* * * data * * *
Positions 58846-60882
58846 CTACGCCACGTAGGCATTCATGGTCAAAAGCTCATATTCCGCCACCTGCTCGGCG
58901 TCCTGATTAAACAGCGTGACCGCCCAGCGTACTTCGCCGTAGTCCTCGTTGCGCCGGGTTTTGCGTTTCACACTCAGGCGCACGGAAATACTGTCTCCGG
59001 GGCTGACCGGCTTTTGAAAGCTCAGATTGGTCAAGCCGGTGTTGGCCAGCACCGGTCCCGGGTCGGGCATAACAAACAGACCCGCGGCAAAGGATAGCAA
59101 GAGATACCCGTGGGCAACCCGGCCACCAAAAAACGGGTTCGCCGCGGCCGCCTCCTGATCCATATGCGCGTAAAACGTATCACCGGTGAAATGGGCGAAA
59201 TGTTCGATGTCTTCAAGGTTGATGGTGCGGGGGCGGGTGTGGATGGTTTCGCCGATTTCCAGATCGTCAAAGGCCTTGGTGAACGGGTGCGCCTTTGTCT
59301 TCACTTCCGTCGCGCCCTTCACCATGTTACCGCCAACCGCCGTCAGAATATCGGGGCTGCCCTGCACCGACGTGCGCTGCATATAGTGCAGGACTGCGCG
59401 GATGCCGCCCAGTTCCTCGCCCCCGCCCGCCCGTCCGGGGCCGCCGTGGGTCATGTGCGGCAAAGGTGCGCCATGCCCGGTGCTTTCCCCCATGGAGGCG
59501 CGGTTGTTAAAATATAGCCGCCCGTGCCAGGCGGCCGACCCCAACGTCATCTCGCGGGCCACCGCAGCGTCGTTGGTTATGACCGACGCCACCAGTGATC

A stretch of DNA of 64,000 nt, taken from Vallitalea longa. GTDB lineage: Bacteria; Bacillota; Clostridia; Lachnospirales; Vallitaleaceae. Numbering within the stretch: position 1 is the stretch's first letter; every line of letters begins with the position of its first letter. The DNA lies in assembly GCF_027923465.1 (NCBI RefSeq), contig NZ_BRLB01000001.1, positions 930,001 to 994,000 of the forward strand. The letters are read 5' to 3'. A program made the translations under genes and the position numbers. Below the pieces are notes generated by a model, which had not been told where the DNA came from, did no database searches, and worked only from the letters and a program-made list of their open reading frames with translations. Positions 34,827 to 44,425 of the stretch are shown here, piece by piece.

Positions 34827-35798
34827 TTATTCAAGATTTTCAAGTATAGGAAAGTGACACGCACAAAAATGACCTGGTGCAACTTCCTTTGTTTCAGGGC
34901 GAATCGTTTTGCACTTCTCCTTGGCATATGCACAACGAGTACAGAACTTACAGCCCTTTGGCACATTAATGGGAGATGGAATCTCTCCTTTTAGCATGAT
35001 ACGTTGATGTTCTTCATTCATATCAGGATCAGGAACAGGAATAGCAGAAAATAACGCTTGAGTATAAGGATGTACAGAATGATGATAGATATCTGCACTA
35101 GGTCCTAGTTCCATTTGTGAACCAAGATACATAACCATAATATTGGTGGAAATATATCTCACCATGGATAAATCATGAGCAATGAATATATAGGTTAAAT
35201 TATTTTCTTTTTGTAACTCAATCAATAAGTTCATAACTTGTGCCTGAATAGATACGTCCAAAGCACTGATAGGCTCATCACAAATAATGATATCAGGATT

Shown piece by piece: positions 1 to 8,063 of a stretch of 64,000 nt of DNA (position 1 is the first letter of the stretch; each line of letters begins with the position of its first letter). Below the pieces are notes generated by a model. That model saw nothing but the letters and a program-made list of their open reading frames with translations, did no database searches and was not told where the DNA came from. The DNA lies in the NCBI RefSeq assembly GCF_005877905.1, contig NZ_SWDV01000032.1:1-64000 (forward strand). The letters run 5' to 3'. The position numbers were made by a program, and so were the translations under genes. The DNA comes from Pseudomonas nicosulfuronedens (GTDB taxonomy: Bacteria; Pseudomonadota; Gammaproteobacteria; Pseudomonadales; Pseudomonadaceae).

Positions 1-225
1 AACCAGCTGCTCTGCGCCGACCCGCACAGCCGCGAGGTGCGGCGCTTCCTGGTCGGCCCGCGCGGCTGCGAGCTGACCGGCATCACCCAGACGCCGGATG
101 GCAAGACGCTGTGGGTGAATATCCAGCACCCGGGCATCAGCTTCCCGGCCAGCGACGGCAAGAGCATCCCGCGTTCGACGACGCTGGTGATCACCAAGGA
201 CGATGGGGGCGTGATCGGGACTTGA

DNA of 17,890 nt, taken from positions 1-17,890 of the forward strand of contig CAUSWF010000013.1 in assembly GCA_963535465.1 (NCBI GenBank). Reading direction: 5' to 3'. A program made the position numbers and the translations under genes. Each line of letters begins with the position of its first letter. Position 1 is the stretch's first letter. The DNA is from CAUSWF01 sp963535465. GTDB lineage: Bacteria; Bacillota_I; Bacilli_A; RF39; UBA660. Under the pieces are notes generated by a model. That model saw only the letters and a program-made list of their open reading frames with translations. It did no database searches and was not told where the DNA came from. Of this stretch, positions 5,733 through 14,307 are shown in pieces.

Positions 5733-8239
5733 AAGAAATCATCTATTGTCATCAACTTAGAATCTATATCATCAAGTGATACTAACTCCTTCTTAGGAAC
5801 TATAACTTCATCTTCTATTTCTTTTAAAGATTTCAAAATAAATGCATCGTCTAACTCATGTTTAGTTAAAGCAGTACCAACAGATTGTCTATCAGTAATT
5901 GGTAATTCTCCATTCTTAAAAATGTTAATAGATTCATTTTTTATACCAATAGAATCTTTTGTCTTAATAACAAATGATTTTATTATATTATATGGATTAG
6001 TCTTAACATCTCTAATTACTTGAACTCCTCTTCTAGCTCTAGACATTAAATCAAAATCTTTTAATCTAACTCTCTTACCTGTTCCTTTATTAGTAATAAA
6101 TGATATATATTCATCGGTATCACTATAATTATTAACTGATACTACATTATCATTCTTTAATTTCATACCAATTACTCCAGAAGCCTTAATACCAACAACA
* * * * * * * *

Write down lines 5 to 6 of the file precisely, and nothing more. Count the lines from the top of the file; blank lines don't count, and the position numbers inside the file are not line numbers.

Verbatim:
59101 GAGATACCCGTGGGCAACCCGGCCACCAAAAAACGGGTTCGCCGCGGCCGCCTCCTGATCCATATGCGCGTAAAACGTATCACCGGTGAAATGGGCGAAA
59201 TGTTCGATGTCTTCAAGGTTGATGGTGCGGGGGCGGGTGTGGATGGTTTCGCCGATTTCCAGATCGTCAAAGGCCTTGGTGAACGGGTGCGCCTTTGTCT